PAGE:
Link Posted: 2/11/2006 11:48:29 AM EDT
cliffy109,
Thanks for that answer.
So you are saying that in both the series 70 and 80 you can not put the safety on while the hammer is down? Or just the series 70?
Link Posted: 2/11/2006 11:51:51 AM EDT
Moses designed it to be carried cocked and locked.
Link Posted: 2/11/2006 11:53:47 AM EDT
carried cocked and locked
Link Posted: 2/11/2006 11:54:01 AM EDT
[Last Edit: 2/11/2006 11:54:45 AM EDT by XSentinel]
M4arc,
No, I'm not apprehensive about carrying a 1911. I am apprehensive about carrying something that I do not fully understand. That is why I am here. I want to get a better understanding of it. Doesn't that sound like an intelligent thing to do before using something? Or should I just go with the crowd and not ask and just do something because everyone else is doing it?

I thought the purpose of forums such as these is to exchange ideas and get information from people that have experience in something. I am not asking anyone to make a decision for me. I asking people to give me the benefit of their knowledge so I can make a decision for myself. Isn't that always the best course of action? Isn't that what forums are about? I'm sorry that I am not one of those people that come here for 2 seconds and ask what "is best", takes the first few posts as gospel and then goes away never to return. I like to know why.
Link Posted: 2/11/2006 12:04:28 PM EDT
Lowering the hammer on a 1911 with a live round chambered is a recipe for a negligent discharge.

You have to depress the grip safety and pull the trigger to allow the sear to release the hammer hooks, you accidently drop the hammer while trying to lower it and it's gonna go "BANG" series 70/80 or anything else.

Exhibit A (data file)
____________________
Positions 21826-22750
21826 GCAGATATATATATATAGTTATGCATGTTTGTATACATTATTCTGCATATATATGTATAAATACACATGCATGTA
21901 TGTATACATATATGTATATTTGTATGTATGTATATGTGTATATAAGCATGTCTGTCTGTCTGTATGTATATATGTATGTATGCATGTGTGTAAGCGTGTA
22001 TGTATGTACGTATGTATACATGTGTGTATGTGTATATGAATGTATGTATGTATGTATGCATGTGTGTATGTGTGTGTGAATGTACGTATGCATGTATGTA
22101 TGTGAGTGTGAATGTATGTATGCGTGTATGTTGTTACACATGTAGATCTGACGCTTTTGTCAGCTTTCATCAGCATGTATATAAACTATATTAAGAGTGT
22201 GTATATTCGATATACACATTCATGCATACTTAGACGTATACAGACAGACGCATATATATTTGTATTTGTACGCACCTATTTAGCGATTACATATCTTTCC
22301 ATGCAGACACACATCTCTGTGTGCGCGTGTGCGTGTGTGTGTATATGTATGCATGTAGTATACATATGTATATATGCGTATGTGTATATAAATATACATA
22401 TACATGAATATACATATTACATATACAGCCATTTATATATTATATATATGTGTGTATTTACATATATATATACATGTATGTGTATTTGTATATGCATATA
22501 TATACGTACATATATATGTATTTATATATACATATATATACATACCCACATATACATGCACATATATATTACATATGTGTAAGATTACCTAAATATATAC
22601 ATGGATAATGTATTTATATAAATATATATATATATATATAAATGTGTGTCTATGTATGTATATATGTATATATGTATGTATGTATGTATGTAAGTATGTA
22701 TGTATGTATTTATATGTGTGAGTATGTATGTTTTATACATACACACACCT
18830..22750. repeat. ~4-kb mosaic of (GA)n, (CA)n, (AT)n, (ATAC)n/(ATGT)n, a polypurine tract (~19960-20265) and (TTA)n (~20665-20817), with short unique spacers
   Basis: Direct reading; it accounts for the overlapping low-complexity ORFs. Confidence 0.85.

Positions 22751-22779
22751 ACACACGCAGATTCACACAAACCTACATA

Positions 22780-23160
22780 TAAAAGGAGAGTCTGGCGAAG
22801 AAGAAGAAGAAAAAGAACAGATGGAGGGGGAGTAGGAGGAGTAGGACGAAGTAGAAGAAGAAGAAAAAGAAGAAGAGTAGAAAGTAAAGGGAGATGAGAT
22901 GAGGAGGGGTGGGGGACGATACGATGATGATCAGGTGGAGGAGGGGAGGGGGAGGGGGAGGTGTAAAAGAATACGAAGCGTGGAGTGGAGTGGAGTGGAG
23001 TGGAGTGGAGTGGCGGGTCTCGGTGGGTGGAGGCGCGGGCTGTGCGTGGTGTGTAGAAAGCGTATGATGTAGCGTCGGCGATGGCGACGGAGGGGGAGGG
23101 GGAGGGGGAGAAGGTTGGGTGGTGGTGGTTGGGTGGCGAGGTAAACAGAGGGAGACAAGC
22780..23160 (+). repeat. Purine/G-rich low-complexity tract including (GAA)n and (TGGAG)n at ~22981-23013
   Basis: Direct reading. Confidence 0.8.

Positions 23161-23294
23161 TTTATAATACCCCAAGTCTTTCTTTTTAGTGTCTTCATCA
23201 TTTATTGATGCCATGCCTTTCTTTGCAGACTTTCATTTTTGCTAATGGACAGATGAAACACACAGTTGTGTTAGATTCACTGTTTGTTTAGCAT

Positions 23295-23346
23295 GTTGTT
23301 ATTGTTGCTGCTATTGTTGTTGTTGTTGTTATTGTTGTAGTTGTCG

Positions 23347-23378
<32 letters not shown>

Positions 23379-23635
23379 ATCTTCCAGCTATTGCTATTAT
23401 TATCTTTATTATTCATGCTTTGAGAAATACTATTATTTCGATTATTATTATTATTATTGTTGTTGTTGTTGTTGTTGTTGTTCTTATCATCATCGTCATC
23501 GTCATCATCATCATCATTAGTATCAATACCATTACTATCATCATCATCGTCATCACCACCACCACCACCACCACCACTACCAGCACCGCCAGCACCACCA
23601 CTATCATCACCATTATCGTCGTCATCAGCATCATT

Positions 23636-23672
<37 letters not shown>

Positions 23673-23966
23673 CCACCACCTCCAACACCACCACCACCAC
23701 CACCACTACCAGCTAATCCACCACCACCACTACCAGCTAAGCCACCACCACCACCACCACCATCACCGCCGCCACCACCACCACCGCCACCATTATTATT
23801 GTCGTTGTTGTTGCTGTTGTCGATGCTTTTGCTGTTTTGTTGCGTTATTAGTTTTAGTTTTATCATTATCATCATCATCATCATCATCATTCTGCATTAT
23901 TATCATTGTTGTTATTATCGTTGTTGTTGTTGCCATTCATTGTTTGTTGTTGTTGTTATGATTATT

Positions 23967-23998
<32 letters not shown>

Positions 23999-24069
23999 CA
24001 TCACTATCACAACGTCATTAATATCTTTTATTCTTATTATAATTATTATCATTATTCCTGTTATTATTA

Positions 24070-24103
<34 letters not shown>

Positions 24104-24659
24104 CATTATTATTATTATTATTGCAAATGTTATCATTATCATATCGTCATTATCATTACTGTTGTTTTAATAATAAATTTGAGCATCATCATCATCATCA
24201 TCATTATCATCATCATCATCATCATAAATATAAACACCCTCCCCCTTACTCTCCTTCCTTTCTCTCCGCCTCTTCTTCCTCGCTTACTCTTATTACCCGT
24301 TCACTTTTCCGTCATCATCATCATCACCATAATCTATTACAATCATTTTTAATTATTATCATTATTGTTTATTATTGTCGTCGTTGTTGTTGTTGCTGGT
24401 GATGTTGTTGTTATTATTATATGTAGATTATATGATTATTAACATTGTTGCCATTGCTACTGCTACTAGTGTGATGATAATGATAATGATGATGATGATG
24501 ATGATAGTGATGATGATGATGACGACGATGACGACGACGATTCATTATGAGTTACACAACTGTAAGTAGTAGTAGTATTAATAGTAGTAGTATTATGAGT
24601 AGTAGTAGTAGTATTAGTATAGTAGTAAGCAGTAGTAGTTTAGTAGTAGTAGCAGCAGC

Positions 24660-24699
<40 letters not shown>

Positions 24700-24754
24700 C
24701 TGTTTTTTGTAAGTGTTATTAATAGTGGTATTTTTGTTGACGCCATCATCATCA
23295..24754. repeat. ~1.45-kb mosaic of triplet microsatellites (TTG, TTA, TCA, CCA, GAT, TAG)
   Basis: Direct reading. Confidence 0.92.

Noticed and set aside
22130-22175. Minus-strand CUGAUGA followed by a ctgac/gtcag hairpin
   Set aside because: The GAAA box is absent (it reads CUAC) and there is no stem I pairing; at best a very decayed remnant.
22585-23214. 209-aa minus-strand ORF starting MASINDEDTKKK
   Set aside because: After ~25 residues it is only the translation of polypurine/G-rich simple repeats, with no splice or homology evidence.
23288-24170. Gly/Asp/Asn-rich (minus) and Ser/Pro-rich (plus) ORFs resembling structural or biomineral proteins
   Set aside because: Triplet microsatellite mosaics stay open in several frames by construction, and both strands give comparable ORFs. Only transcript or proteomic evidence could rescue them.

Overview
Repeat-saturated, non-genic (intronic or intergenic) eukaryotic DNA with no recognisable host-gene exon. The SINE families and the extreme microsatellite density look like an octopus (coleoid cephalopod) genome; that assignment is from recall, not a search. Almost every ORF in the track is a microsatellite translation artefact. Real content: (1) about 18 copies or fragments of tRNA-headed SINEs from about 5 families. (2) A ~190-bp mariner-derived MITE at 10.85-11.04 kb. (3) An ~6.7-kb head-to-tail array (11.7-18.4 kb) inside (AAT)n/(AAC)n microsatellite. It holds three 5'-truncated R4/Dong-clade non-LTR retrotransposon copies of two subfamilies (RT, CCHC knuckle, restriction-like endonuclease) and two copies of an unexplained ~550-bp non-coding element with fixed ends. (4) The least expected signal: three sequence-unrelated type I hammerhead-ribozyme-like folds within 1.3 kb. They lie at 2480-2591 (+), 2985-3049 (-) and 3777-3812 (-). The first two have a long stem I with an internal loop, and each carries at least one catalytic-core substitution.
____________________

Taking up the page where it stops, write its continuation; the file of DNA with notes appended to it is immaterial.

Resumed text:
Link Posted: 2/11/2006 12:05:16 PM EDT

Originally Posted By XSentinel:
cliffy109,
Thanks for that answer.
So you are saying that in both the series 70 and 80 you can not put the safety on while the hammer is down? Or just the series 70?



Neither one allows the safety to be engaged when the hammer is down.

I'll put this a bit more delicately than the others because I respect what you're learning curve is, but you really need to abandon the thought of hammer down carry. In the case of the 70 Series, its just unsafe. In the case of the 80 series, its unnecessary. If you are concerned about the safety of having a cocked and locked handgun, you really should consider other guns. If you are uncomfortable with cocked and locked but are committed to the 1911, I suggest going with an empty chamber. I'm not a fan of this, but its safer than hammer down.
Link Posted: 2/11/2006 12:19:38 PM EDT
[Last Edit: 2/11/2006 12:21:10 PM EDT by XSentinel]
I appreciate your answer and the explanation. But really ... guys ... I am not uncomfortable with anything .... really. I am just asking why. Really. Is that so odd around here? Do most posters just do as they are told? I appreciate your all telling me what to do but I really just want to know why. I don't think it is a secret right? I mean I am just trying to get an understanding of how this operates and why things work the way they do. I would have thought that in a place like this people would be writing long posts explaining the inner workings of this thing that I would have to read through the answer. Instead I have found just the opposite. With the exception of one everyone seems to be wanting to just give me a quick 2 second brush off.